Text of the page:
The Polyclinic Blog
March 22, 2017 | by The Polyclinic

Two confirmed cases of measles have occurred in patients who were seen at The Polyclinic Madison Center in the Pediatrics department on March 16 and 17, 2017. Patients who were at The Polyclinic Madison Center on those days could have been exposed to measles, which is highly contagious for those who have not been fully immunized.

Measles is spread by droplets and remains infectious in the air for approximately two hours. The incubation period is seven - 21 days. If you are not immune, you could see symptoms anytime during this period. Symptoms include fever, runny nose, cough, red eyes, and sore throat, followed by a rash that spreads over the body.

You are immune to measles if you:

  • were born before Jan 1, 1957, or
  • have laboratory evidence of infection or immunity to measles, or
  • have adequate vaccination
    • For preschool age children, this is one dose of MMR (measles, mumps and rubella vaccine) given after 12 months of age.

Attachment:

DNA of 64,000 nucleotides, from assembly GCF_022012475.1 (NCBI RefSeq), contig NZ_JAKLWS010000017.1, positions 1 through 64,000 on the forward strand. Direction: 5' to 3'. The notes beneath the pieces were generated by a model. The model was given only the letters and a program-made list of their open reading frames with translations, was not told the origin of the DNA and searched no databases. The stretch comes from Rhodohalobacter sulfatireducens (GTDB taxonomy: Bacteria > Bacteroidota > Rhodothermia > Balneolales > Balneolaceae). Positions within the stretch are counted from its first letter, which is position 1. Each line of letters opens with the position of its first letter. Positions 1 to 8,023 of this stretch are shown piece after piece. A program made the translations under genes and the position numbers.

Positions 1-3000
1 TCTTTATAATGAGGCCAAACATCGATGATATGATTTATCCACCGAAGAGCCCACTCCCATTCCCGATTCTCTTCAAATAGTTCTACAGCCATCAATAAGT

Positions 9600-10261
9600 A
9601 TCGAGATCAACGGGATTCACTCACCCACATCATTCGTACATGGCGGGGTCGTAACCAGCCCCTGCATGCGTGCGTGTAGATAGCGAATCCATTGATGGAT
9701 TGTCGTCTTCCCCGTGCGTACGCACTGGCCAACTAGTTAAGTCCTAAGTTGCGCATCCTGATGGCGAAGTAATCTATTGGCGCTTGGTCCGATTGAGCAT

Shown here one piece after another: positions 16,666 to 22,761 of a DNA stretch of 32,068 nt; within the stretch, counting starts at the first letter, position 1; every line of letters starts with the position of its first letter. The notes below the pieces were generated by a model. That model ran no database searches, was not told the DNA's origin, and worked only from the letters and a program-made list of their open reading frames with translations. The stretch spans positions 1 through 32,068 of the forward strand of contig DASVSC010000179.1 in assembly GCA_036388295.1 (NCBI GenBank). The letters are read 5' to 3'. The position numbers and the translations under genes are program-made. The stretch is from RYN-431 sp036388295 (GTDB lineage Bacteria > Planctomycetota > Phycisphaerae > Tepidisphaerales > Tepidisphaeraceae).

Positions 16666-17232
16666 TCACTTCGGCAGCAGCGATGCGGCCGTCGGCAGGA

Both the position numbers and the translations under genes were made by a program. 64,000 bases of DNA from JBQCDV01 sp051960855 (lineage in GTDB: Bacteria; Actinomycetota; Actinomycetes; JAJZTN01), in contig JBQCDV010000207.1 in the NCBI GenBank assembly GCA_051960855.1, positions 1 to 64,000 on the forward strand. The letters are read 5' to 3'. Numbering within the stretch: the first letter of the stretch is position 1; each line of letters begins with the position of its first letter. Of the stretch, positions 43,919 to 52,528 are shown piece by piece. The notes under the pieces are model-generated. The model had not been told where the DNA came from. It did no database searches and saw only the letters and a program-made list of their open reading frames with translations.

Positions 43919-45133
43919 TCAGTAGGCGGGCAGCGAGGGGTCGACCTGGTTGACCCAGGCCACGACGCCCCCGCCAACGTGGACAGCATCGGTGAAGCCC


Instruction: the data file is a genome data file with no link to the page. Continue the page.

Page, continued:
• For children age five and over this is two MMR vaccines, with the first dose given on or after first birthday and a minimum of 28 days between the first and second dose. This same vaccination requirement applies for adults at high risk (college students, health care personnel, international travelers and those with immune compromising conditions).
    • For all other adults born after Jan 1, 1957, this is at least one live measles vaccine received after your first birthday.

If you do not have immunity and might have been exposed to measles, you should monitor your symptoms vigilantly for seven - 21 days after the exposure. If you begin to feel ill and show symptoms, you need to stay home and call your health care provider. This means no daycare, school, work, or going to public places. When you call your provider, be sure to tell them you were exposed to measles. Vaccination is recommended to prevent future infection and can be given 21 days after the exposure.

Please call your primary care provider if you have questions about your risk.

Tags: